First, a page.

Chatter: Afghan policewoman kills US adviser in Kabul




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Need to know:

An Afghan policewoman has shot to death a US civilian adviser, the latest insider attack by Afghan forces against their foreign allies, senior officials say.

The woman killed the contractor, who worked for NATO, near police headquarters in Kabul early Monday. It appeared to be the first insider attack carried out by a female member of Afghanistan's security forces. She is now in custody.

Separately, at least five local policemen were killed by a fellow officer in northern Afghanistan.

More than 50 international troops have been killed by Afghans in military or police uniform this year. In 2011, there were 35 deaths in what are described as "green-on-blue" attacks.

Want to know:

Egypt is due to announce the official results of a referendum on the country's new draft constitution, which was voted on under a cloud of controversy after weeks of deadly clashes.

Preliminary results suggested that more than 60 percent of voters backed the document, which was drafted by an Islamist-dominated body and supported by Egyptian President Mohamed Morsi.

Critics including liberals, secular Egyptians, leftists and Christians say the constitution favors the Islamists and will enforce a new religious autocracy that betrays the revolution that toppled Hosni Mubarak.

Meanwhile, Egyptian judges are investigating opposition accusations of voting irregularities before declaring the results.

Dull but important:

In Syria, international peace envoy Lakhdar Brahimi has held talks with President Bashar al-Assad in a fresh bid to end the country's continuing conflict.

Brahimi, who met Assad in Damascus after driving in from Beirut — fighting around the airport made it impossible for him to fly in — said they discussed "many steps to be taken in the future," but he did not elaborate.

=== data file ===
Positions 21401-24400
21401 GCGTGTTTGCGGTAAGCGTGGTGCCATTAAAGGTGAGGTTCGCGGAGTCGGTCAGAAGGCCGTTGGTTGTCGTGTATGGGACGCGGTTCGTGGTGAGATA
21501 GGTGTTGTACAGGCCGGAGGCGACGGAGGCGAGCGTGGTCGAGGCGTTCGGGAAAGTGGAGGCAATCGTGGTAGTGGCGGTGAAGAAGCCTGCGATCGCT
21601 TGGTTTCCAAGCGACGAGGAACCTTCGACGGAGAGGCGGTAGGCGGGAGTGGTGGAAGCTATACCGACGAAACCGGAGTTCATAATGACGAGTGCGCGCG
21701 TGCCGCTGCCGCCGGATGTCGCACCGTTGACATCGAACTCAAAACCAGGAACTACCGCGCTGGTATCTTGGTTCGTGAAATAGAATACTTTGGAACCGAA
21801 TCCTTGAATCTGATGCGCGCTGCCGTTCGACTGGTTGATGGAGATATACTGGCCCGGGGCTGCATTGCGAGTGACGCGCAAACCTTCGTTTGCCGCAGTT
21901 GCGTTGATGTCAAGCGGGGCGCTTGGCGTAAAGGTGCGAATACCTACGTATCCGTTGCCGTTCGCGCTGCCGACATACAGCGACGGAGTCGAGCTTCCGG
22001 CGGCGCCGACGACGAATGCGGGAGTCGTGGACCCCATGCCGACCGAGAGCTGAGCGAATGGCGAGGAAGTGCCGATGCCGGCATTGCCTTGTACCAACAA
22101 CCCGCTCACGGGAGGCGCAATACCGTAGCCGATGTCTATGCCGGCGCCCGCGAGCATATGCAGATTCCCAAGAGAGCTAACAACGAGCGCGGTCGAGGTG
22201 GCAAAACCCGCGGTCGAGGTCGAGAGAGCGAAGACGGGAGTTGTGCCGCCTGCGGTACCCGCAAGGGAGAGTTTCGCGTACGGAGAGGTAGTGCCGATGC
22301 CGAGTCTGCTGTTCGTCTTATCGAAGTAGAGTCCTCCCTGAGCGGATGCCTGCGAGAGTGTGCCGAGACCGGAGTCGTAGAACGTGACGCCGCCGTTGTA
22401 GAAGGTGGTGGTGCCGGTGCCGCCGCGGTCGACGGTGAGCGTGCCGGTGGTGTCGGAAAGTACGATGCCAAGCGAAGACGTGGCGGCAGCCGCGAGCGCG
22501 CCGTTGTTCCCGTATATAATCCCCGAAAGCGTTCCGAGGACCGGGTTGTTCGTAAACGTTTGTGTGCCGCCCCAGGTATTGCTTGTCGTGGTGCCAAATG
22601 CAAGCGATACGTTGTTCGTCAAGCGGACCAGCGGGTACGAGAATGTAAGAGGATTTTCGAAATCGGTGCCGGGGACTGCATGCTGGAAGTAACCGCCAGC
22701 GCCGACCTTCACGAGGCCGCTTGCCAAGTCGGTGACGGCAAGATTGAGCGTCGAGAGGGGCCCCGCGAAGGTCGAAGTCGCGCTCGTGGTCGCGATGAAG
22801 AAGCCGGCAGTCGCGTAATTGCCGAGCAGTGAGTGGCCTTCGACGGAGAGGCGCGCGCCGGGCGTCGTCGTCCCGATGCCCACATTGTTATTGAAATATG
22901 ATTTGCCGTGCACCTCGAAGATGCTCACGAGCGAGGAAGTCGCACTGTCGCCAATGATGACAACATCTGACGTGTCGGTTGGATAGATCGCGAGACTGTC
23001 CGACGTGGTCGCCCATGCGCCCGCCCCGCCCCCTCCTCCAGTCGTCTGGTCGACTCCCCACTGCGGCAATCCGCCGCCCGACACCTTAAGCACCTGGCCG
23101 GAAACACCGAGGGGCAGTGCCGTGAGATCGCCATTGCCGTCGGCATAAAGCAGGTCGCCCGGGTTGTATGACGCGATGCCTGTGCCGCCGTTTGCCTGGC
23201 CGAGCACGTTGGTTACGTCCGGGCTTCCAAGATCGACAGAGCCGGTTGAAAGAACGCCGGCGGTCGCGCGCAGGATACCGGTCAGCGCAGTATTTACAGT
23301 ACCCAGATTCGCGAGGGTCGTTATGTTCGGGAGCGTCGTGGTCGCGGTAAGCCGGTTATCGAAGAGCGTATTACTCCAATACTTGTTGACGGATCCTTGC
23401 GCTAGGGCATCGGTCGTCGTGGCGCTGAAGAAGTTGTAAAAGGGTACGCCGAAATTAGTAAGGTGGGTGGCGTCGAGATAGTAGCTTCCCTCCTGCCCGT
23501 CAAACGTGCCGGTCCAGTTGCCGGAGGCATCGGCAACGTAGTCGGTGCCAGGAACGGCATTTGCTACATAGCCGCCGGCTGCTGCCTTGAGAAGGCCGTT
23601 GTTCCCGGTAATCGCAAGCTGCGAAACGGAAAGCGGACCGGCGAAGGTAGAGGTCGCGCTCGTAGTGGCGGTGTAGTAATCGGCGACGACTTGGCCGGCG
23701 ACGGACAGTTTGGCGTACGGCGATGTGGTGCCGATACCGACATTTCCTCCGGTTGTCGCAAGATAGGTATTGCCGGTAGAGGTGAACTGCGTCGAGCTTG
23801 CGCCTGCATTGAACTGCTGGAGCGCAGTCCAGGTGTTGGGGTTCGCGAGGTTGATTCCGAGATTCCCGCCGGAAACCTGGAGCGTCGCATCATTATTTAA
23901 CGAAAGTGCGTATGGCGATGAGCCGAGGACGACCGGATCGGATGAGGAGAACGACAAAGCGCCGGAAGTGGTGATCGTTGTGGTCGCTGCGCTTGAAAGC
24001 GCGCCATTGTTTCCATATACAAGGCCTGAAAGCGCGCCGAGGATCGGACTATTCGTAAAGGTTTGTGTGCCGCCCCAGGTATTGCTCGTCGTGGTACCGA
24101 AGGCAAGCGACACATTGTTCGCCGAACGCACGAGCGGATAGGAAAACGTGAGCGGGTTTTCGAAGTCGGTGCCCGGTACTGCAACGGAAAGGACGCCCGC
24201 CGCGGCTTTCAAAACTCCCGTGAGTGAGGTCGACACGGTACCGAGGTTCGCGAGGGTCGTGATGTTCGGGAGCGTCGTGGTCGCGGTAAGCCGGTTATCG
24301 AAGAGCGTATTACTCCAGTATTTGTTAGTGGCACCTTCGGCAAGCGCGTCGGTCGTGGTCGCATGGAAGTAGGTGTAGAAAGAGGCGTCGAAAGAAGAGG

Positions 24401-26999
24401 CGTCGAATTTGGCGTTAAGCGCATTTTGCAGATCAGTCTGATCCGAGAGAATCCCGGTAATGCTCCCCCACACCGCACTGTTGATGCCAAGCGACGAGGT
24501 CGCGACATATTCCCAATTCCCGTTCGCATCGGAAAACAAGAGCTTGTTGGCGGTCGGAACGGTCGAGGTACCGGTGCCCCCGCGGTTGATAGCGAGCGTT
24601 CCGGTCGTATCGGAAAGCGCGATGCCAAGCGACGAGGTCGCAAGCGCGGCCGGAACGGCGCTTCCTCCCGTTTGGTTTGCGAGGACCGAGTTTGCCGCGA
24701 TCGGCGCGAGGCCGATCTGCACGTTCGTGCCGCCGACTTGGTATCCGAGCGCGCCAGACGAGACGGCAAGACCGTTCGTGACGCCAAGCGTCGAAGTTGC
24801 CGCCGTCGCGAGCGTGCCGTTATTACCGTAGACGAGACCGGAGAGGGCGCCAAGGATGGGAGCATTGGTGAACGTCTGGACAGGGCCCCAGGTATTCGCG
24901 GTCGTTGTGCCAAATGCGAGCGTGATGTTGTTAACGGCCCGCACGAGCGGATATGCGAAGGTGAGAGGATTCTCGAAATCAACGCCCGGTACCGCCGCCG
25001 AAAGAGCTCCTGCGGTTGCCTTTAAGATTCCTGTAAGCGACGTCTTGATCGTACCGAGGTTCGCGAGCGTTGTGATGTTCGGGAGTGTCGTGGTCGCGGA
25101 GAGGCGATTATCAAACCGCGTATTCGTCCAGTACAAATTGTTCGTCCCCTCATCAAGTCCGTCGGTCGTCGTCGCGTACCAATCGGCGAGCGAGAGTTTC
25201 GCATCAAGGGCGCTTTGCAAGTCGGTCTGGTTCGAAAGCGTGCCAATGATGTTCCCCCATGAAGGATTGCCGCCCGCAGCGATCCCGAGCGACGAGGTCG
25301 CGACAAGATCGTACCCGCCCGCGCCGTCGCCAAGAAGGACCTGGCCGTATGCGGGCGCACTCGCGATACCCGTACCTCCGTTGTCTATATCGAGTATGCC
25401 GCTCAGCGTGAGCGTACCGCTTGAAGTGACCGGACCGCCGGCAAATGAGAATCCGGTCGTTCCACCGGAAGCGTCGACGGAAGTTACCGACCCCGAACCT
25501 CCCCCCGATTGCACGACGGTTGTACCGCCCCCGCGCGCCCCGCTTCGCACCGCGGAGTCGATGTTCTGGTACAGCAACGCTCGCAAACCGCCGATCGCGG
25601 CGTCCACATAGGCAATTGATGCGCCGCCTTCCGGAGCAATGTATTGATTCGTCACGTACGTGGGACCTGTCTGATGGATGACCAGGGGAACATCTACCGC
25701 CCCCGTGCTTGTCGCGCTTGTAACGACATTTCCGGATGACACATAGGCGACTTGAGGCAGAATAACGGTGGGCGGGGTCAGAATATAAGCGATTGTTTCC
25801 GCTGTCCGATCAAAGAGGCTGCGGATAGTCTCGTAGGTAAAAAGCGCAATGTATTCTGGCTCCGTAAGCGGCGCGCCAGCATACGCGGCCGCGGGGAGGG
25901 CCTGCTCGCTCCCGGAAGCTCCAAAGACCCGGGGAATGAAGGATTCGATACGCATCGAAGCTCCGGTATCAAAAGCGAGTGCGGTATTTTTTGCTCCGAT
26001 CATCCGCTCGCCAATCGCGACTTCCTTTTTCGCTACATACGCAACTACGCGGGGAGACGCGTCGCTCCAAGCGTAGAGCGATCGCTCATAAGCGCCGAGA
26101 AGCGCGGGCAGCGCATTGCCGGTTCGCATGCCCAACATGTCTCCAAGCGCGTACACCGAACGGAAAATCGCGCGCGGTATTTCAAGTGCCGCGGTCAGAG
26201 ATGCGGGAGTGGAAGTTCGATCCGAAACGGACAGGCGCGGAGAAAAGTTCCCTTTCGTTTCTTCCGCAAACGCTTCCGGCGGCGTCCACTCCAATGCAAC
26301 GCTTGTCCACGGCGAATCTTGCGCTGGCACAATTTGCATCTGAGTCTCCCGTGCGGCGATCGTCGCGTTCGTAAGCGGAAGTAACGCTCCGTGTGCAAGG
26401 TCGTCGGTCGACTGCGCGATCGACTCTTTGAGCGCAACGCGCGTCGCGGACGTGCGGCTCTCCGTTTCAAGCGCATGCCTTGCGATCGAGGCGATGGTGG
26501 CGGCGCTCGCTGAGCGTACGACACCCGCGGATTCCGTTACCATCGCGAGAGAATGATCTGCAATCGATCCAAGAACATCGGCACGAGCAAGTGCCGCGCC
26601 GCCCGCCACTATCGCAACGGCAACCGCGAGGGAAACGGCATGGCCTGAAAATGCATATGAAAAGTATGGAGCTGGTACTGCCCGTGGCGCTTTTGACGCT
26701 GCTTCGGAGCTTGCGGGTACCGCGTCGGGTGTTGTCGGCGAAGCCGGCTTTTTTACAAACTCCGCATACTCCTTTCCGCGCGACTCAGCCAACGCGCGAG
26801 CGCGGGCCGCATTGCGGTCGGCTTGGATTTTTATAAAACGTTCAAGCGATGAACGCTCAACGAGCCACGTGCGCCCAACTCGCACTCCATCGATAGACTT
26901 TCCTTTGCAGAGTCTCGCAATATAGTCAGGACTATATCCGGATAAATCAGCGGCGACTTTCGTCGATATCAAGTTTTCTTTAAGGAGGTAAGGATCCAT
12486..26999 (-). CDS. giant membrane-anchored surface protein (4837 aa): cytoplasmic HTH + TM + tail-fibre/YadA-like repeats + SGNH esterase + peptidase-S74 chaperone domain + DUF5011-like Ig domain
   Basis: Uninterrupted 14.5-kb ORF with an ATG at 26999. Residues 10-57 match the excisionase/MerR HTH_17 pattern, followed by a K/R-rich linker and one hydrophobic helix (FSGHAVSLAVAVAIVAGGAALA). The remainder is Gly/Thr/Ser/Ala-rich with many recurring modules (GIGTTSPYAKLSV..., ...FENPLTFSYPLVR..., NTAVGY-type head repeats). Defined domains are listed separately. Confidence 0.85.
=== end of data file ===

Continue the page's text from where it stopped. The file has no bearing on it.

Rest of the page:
The Syrian opposition has expressed growing frustration with the UN and Arab League mission.

Opposition activists said dozens of people were killed Sunday in a government air strike in the rebel-held town of Halfaya in Hama province.

Just because:

'Twas the night before Christmas, and in a pre-recorded 3D message to her subjects, the Queen of England declared 2012 full of "excitement and drama."

Queen Elizabeth II also made special mention of London's "splendid" Olympics in her annual Christmas message to the Commonwealth, parts of which were released ahead of tomorrow's broadcast.

The Queen is no novice when it comes to broadcasting on radio and TV — her first Christmas speech was aired on radio in 1952, and her first televised message in 1957, according to the Guardian.

The 86-year-old monarch, pictured viewing a preview of her 2012 Christmas message while wearing 3D glasses adorned with Swarovski crystals, was said to be delighted with this year's recording, calling it "absolutely lovely."

Strange but true:

Santa Claus is coming to town - but when, exactly? This year it seems to depend on which maps service you're using.

The North American Aerospace Defense Command (NORAD), which normally spends its time monitoring the airspace over Canada and the US for unexplained or criminal aerospace activity, has been tracking Santa's progress since 1955. 

For the last five years, NORAD has been displaying Santa's whereabouts using Google Maps. But after Google launched its own version of the Santa Tracker, NORAD made the big switch to Bing.

This morning Santa was seen flying over East Timor (according to NORAD) — and at the same time, over Melbourne, Australia (according to Google).

Better put the milk and cookies out early.